10 things the Game of Thrones can teach us about leadership


The HBO TV-series is a huge success, not only because a brilliant plot with unexpected turns, vivid characters and random nudity, but also its no-nonsense approach to life and leadership. What if you translated the Game of Thrones to running a business?

When lord Lannister tells his son Tyrion that “A good man does everything in his power to better his family’s position, regardless of his own selfish desires”, he sounds like a CEO defending his company and the shareholder value.

King Robert Baratheon asks his wife, Queen Cersei; “What is more, one or five?” She casually replies “five” and the king shouts “One!”. And goes on: “One is stronger than five. Five armies fighting against each other, compared to One strong army with a shared purpose.” That could be any leadership guru talking about the importance of a management team building the same company together, while the reality is often internal power struggles leading to defeat.

Lord Baelish tells lord Varys that, “Chaos is a ladder you can climb”, and suggests that in disorder, crisis and war, there are always opportunities for the ambitious. And sure, hedge funds can profit from betting right in a financial crisis and entrepreneurs build new business on disruptive technology, leaving creative destruction behind them.    

So put aside politically correct management books for a while, and imagine a corporate world without flat organisations, personal development, feedback meetings and emotional intelligence. What would the rough realities in the Game of Thrones teach us about leadership? Here are 10 things you need to know to survive and win.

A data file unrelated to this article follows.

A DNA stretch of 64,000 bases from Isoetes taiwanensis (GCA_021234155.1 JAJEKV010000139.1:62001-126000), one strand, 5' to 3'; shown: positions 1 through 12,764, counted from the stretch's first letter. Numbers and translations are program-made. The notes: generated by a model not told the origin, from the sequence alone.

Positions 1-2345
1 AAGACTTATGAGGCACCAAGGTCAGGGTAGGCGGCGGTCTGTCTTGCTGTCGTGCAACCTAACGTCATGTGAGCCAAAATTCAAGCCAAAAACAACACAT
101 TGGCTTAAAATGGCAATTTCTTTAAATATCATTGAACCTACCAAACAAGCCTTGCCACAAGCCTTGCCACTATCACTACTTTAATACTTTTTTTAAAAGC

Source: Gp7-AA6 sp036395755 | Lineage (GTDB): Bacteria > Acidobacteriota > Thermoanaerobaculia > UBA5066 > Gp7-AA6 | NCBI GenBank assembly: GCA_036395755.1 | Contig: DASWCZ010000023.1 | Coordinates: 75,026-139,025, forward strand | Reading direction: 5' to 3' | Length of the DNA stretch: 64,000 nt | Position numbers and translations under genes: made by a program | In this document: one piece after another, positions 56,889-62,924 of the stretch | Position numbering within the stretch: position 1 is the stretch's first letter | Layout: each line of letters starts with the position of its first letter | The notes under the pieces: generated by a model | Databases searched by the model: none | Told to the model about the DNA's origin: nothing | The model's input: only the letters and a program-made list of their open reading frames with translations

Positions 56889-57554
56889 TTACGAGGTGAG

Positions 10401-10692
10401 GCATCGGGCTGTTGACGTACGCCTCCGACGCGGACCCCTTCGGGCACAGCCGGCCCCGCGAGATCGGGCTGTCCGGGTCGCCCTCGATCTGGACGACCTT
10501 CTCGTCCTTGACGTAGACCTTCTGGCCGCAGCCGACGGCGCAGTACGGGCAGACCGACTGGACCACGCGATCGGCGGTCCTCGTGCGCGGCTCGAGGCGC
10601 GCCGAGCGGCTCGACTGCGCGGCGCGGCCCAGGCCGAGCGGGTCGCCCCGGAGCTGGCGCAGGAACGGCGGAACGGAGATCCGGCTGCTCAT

1. Trust no-one

This is probably the golden rule in the Seven Kingdoms. Since you can assume that everyone is acting out of self-interest (see point number 2), it is also best to assume that you cannot trust anyone to support you in the long run. In business life, who can you really trust? You can mostly expect people to follow the law, to not outright break deals or not try to openly fool you. But under the pretext of “it’s only business, nothing personal”, situations can quickly shift to someone else’s advantage, just like that, and parties that trusted each other a moment ago are suddenly on opposite sides. Eric Schmidt of Google used to be on Apple’s board, until very fast the two companies were competitors in the mobile war.    

2. Always act in self-interest

Everybody’s acting in self-interest, and the ultimate interest is to get the to the Throne. “The Throne” can be translated into the CEO’s corner office, control of a company or just plain money. Legendary investor Warren Buffett early discovered the importance of understanding the incentives, the underlying motivator guiding people’s behaviour. Quote from Buffett: “In business and in life, incentives make all the difference. Understand the incentives on both sides before engaging in a transaction. Most investment managers get paid for how much money they manage, not how much money they make you.” So, to survive in the Game of Thrones, do like everybody else, act in self-interest (and better understand other’s self-interest).

3. Use money, power and sex to get what you want

The right incentives work. In the Game of Thrones, it is the most basic incentives that are frequently used: Money, Power and Sex. The Lannisters can pay and bribe people with money, because they are the richest family in the kingdom. The king can use his formal power to get what he wants, but he must also be aware that the formal power is not always the same thing as the real power. Women (and men) undress in almost every episode to use their bodies and sex to get what they desire. To get what you want, the old rule is to play on people’s weaknesses. In today’s world, sex is complicated in most work places, but power and money still work quite well.

4. Seek vengeance and kill your enemies

Revenge is seldom productive, but it can be a huge motivator to keep you going. Every night before going to bed, Arya Stark repeats for herself the names of the people she one day aims to kill. You can ask what she will ultimately get out of vengeance, and how productive it really is, but it for sure keeps her moving. In business, revenge might take on the form of a scapegoat. At a failed company with disappointed shareholders, the CEO is “killed” in public, being blamed for lost value.